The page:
What is Rent Seeking?

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  • Written By: Malcolm Tatum
  • Edited By: Bronwyn Harris
  • Last Modified Date: 06 October 2019
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Rent seeking is a process in economics in which an individual or other entity attempts to generate revenue by exploiting a resource of some type. This is in contrast to generating revenue by means of producing products that are sold for profit, and similar forms of transactions. The term itself comes from the age-old practice of buying up all the available land within a given area, and earning profits by leasing the land to others for use in farming or as living space. While the general concept of rent seeking has been around for centuries, the term itself was first used in 1974.

Over time, rent seeking has also come to include the practices of attempting to promote and establish governmental regulations within a given industry. The aim of these regulations is usually to create monopoly privileges for a select few members of the business community, effectively allowing them to earn profits from the efforts of others without actually engaging in the production process themselves. This is usually accomplished by gaining a controlling interest in the natural resources necessary for the production process, and providing access to those resources for a price.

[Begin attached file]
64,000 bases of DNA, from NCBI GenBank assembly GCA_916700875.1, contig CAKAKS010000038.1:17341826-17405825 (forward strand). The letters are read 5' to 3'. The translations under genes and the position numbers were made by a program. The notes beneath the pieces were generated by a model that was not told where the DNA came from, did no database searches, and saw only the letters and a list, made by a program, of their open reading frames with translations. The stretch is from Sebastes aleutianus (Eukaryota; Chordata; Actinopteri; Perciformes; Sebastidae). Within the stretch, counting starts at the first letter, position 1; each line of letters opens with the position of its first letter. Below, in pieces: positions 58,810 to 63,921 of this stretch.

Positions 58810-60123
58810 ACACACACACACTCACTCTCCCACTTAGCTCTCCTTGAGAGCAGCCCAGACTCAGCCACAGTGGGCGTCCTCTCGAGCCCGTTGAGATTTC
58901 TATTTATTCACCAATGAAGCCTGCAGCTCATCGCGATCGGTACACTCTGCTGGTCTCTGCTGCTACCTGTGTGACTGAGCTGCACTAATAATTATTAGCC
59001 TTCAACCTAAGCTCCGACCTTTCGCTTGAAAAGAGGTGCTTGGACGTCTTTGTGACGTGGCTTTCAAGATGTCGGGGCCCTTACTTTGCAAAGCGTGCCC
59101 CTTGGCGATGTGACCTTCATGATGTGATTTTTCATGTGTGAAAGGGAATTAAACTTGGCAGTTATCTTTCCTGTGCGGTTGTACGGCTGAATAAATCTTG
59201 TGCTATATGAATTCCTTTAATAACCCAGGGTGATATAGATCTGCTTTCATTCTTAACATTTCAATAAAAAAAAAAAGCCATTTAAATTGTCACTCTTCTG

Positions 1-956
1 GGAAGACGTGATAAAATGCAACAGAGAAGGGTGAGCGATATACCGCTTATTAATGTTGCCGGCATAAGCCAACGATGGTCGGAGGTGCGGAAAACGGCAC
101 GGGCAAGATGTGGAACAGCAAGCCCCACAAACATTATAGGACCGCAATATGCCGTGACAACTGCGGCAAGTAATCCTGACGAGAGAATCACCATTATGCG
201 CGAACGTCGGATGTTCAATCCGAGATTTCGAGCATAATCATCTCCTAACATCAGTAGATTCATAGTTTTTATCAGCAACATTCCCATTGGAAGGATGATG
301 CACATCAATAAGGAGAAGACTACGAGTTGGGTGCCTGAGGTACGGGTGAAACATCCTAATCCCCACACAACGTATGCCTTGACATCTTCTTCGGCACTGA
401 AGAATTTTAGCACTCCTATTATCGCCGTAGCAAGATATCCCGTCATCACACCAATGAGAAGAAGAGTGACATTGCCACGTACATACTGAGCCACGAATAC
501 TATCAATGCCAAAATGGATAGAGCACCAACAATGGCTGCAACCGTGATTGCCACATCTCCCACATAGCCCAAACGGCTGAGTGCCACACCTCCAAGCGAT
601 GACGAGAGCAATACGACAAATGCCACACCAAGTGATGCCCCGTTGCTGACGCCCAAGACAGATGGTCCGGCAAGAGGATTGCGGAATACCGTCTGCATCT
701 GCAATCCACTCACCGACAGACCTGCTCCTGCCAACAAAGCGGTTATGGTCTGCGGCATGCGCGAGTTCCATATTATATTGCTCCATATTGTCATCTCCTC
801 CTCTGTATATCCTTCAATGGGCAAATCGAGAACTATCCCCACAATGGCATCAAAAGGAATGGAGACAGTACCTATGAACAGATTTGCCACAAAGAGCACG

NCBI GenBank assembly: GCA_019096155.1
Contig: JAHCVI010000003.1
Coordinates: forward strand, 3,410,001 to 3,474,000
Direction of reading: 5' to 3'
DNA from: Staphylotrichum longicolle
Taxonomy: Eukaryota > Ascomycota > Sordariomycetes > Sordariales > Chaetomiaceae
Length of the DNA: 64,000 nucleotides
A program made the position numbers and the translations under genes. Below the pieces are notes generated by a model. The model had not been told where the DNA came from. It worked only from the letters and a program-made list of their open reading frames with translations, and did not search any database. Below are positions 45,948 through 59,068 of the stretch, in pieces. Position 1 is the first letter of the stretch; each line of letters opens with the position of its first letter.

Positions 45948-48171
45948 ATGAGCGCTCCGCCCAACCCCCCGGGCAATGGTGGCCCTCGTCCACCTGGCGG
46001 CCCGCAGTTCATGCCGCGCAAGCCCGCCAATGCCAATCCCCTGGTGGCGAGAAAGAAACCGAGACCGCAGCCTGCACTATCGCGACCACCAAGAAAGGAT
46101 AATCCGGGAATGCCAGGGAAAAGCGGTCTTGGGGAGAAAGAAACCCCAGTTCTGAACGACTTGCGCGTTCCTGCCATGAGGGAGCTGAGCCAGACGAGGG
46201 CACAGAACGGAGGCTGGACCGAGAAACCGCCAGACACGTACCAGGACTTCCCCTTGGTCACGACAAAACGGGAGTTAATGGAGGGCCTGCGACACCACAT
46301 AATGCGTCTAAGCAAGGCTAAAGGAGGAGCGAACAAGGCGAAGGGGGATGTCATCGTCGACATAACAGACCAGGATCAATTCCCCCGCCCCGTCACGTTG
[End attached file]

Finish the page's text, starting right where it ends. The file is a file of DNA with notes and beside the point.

There are a number of examples of rent seeking in the business world today. Lobbyists employed by specific business concerns may attempt to persuade governments to enact tariffs that provide those businesses with protection from and an advantage over competitors. Import tariffs sometimes provide these types of advantages. Investors may band together for the purpose of acquiring real estate they believe will be needed for business expansion in the future, positioning themselves to lease the land back to those businesses wishing to make use of the natural resource.

It is important to note that while the idea of rent seeking and profit making are very similar, there are some key differences. With profit making, the idea is to create a situation in which the buyer and seller are mutually satisfied with the outcome of the transaction. The process allows for free competition and is entered into willingly by both parties, who acknowledge there are other options with the potential to be mutually satisfying. By contrast, rent seeking is a situation where buyers have little to no option when it comes to acquiring what they need to do business; there is no third party supplier they can do business with and achieve the same results. Thus, buyers do not have a choice in how to acquire what they need, and must deal with the monopoly in order to engage in the transaction.


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